News and Notes 253 March 1
Information about traumatic brain injury (TBI) from the NIDILRR community available from NARIC in observance of Brain Injury Awareness Month; NIDILRR requests comments on its draft long-range plan for the period 2016-2023; Research in Focus shows how people caring for a family member with TBI can benefit from the right supports; RRTC on Community Living publishes series of fact sheets for the Health Access for Independent Living (HAIL) program; KTDRR posts video presentations fom the 2016 Knowledge Translation Online Conference; IC-RRTC research is featured in special issue of the Journal of Vocational Rehabilitation (JVR); project on Getting and Keeping People with Disabilities in the Workforce: Negotiating Work, Life, and Disability hosts webinar, Managing Work, Life, and Disability: Considerations for Individuals and Employers; Collaborative on Health Reform and Independent Living (CHRIL) seeks individuals with disabilities for survey about getting and using health insurance; Perkins School for the Blind and Harvard Extension School partner to offer Introduction to Inclusive Talent Acquisition, an online course for hiring managers and recruiters.
March is here, and with it comes a flurry of important health and disability observances. We'll kick things off with Brain Injury Awareness Month, sponsored by the Brain Injury Association of America (BIAA). BIAA estimates that more than 2.5 million people sustain a traumatic brain injury (TBI) in the US every year. These injuries can range from mild TBIs or concussions to severe TBIs that require extensive medical treatment and rehabilitation. According to research from the NIDILRR-funded TBI Model Systems, moderate to severe TBI is a lifelong condition (PDF), but it's possible to prevent or reduce TBI-related problems with proper healthcare and community services. It's important for people with TBI to know they're not alone, and that they have the support and understanding of family caregivers and professionals. Learn more about the impact of TBI on individuals and their families, and the research underway in the NIDILRR community which may help.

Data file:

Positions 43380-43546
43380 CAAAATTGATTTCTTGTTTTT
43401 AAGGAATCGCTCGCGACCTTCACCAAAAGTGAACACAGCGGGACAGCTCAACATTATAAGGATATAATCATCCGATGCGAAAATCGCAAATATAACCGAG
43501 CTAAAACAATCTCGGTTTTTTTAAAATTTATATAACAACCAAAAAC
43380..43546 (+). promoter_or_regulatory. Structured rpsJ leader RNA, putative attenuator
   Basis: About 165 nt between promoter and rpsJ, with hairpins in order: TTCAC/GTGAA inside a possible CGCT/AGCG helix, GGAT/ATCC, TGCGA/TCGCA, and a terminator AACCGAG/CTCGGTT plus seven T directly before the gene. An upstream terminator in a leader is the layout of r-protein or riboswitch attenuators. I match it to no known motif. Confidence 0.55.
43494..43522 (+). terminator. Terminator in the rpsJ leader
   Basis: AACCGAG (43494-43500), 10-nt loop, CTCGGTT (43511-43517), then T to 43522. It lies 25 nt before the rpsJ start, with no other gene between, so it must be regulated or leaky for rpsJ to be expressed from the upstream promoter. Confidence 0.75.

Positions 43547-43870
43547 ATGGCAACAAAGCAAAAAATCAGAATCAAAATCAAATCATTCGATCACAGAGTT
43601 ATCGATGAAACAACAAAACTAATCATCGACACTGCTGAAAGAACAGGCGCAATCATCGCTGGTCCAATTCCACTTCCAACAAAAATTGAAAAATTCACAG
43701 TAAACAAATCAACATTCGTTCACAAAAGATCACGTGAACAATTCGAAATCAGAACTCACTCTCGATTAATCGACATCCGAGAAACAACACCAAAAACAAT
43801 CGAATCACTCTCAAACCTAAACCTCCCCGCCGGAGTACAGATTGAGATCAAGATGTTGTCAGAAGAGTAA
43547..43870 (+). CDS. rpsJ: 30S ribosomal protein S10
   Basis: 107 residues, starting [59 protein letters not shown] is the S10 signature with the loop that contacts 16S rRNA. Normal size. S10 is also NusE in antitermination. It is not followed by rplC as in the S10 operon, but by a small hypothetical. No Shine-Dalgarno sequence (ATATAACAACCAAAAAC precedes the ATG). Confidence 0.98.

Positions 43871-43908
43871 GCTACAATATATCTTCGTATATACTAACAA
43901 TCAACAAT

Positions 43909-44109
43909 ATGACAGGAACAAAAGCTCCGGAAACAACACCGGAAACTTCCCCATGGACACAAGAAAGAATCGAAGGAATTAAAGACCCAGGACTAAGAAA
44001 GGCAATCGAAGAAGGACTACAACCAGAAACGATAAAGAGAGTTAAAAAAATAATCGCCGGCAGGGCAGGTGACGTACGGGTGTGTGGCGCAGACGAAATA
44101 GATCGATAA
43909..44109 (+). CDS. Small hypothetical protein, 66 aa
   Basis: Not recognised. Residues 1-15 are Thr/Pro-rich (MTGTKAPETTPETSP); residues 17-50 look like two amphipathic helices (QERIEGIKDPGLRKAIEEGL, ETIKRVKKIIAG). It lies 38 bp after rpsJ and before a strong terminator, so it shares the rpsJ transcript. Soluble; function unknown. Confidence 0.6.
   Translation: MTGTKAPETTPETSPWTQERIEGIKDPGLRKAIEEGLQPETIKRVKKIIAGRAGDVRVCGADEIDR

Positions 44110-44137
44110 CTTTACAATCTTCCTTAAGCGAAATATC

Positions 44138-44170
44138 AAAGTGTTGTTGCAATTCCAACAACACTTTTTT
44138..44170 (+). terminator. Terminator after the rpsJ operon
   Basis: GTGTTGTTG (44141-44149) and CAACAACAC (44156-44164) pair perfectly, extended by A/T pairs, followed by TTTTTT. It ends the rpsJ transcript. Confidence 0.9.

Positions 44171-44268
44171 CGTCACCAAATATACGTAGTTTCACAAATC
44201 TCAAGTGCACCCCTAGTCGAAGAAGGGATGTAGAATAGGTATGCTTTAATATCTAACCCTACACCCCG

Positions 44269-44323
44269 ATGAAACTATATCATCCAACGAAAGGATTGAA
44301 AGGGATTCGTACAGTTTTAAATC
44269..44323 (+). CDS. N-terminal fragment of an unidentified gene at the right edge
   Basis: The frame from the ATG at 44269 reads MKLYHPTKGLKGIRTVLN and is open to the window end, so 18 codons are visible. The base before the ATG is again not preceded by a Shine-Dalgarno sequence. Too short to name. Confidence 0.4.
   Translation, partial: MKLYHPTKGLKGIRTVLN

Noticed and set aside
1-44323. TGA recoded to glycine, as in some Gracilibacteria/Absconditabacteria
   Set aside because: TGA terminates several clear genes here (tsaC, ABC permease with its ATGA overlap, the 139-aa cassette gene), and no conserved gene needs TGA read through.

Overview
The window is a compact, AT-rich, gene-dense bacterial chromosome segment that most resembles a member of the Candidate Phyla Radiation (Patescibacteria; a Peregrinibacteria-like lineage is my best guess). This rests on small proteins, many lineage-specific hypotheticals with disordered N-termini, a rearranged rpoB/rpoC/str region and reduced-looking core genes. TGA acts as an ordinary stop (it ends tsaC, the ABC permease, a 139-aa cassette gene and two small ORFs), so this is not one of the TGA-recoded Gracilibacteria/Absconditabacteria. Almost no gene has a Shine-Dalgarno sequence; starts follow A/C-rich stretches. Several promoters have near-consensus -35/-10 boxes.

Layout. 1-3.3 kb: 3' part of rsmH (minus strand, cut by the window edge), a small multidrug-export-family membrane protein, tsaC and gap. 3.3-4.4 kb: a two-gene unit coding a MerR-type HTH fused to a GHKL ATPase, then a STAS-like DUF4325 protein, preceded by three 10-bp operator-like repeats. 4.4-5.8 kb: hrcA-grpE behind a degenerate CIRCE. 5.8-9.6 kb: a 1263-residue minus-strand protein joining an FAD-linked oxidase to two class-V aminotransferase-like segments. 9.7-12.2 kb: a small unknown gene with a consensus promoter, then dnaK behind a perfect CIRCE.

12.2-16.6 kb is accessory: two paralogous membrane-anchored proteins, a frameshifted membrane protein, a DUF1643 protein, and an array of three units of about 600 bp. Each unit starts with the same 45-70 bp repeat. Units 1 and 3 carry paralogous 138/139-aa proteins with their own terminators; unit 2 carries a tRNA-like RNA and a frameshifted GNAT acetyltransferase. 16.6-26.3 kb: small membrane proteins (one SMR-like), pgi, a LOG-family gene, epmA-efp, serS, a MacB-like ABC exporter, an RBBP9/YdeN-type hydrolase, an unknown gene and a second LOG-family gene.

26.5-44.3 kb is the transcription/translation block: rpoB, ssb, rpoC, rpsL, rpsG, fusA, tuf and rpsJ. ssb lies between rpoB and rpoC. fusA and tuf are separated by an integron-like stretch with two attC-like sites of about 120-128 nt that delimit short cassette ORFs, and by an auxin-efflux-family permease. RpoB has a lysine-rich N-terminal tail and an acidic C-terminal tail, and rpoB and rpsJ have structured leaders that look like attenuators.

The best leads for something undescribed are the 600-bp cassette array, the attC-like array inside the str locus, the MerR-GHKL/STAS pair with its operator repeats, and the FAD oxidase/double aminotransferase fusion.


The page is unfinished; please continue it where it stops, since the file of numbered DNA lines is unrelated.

Research In Focus:
People Caring for a Family Member with a TBI Can Benefit from the Right Supports
This week's Research In Focus shows caring for a family member with a traumatic brain injury (TBI) can take a toll, but the right supports may help everyone adjust over time.
Health Access for Independent Living Factsheets
The NIDILRR-funded Rehabilitation Research and Training Center on Community Living (90RT5015) has published a series of twelve factsheets for the Health Access for Independent Living (HAIL) program. HAIL resources are designed for Center for Independent Living staff to support their clients in setting and reaching health-related goals. These resources can empower people with disabilities to manage their own healthcare and participate more fully in their communities. Factsheets address important consumer skills including: Goal Setting, Tracking Goals, Understanding Health Coverage, Managing Your Medications, Assistive Technology, Accessing Preventive Care, Organizing Your Health Records, and Working with Your Care Providers. Factsheets on secondary conditions are also available on Chronic Pain, Fatigue, and Depression. Links to all the factsheets are available on the right side of the HAIL webpage.
NIDILRR Seeks Comments on Draft Long-Range Plan